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Garrulous. Chatterbox. Long-winded. In love with the sound of your own voice.

If you’re a talkative person, you’ve probably heard one or two of these before. Pointed comments like these might even prompt some worries that you talk a little too much.

Maybe you challenge yourself to keep quiet for a day or two, but it’s hard because you just have so much to share. Not to mention that when you don’t join in a conversation, people seem surprised and wonder why you suddenly have nothing to say.

Talkativeness isn’t all bad. In fact, it’s a valued trait in many professional fields.

But when does the gift of gab become more of a curse?

“Talking too much” doesn’t mean the same thing to everyone.

Not everyone enjoys conversing with others, so some people consider a few sentences too much. Others who love a good story might happily listen to anything you want to share. Sometimes, people might say you talk too much simply because they dislike what you have to say.

Rather than paying attention to your actual word count, try exploring the space your conversation takes up and how it affects others.

Do you cut off co-workers? Talk over friends? Dominate the conversation at family dinners? Say things that others might consider harsh, unkind, or offensive?

Some insight on medical terms for excessive talking can also help you gauge your speech:

Pressured speech

This type of talking involves rapid, often forceful speech that’s often difficult to stop, even when other people try to get a word in.

You talk more than you usually do, at a much faster pace, perhaps even at a higher volume. You might feel as if you can’t really control the words flowing out as you jump from idea to idea, stringing thoughts together so quickly that listeners struggle to keep up with you.


Hyperverbal refers to fast, increased speech.

Perhaps you notice yourself talking quickly to get out everything you have to say. You might have trouble waiting your turn to talk and catch yourself interrupting others regularly.

This isn’t too different from pressured speech, and some professionals might use the two terms interchangeably. Still, hyperverbal speech won’t necessarily involve quick transitions between thoughts or the use of rhymes or puns to connect thoughts, as pressured speech often does.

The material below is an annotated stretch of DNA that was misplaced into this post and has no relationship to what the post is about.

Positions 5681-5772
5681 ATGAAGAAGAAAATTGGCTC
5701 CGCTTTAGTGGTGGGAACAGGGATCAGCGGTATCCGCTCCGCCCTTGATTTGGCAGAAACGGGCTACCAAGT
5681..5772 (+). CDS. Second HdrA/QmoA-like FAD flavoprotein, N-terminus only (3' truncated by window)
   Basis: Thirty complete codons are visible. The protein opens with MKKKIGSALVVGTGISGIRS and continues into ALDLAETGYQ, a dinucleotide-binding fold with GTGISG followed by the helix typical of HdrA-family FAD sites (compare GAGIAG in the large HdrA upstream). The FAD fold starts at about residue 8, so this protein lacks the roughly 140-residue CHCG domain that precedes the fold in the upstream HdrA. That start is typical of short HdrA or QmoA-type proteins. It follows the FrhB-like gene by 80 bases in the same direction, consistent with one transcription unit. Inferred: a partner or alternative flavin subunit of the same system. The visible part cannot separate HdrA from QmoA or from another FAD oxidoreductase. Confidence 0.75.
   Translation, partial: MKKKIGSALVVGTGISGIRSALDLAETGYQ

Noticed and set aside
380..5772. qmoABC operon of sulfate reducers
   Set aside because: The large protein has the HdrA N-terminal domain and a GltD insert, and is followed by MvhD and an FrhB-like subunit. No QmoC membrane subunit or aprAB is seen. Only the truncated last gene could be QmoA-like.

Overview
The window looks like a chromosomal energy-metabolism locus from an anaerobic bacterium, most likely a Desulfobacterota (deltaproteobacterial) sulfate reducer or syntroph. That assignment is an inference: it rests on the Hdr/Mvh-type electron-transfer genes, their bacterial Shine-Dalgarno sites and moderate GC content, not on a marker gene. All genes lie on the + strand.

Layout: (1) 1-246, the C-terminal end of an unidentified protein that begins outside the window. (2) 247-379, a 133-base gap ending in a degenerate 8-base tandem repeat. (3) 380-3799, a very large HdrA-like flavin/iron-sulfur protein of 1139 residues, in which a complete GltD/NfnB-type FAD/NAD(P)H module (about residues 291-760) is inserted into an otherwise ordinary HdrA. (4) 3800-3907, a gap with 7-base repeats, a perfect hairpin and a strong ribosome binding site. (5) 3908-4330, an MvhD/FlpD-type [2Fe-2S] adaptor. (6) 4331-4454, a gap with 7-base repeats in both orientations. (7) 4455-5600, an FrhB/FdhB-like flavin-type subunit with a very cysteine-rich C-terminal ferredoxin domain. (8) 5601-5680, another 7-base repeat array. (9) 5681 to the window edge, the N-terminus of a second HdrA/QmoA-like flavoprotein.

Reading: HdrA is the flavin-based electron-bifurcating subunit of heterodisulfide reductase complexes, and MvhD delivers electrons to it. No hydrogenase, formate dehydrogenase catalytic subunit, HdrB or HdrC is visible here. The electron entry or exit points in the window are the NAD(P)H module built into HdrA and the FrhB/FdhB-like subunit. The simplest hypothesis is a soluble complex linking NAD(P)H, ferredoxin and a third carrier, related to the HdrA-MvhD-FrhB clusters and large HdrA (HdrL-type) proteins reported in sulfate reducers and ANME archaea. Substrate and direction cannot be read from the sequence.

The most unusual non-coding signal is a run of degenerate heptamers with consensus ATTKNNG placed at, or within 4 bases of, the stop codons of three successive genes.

Disorganized speech

This type of speech often involves rapid switching between subjects, without any clear connection between the topics.

You might reply to questions with answers that others consider entirely unrelated. Sometimes, disorganized speech involves strings of random words that seemingly lack a clear connection.

Disorganized speech may not be faster than normal speech, but it can still confuse others. When it’s severe, it can get in the way of normal communication.

Compulsive communication

Older research exploring overcommunication points out that while many people consider talkativeness a positive trait, some people take communication a bit too far.

The researchers, who describe this pattern as compulsive talking or “talkaholism,” outline a few key signs:

  • talking a lot, often more than anyone else, in most situations
  • struggling to talk less, even while working, during school, or at other key “quiet” times
  • recognizing that you talk a lot, generally because others have told you so
  • finding it hard to stay quiet, even when continuing to talk poses problems for you

Other research suggests some compulsive talkers may:

  • fail to realize they talk excessively
  • tend toward argumentativeness
  • have a habit of taking over conversations
  • care little about criticism or negative remarks from others

Generally speaking, compulsive talkers have trouble reigning in their speech, even when they try hard.

Often, talkativeness is nothing more than a personality trait.

Extroverts, for example, often have great conversation skills. Many people can enjoy a good tête-à-tête with friends (or perfect strangers) and still recognize when quiet might be the best response. If you can easily stop talking when you need to, chattiness is likely just one aspect of your unique personality.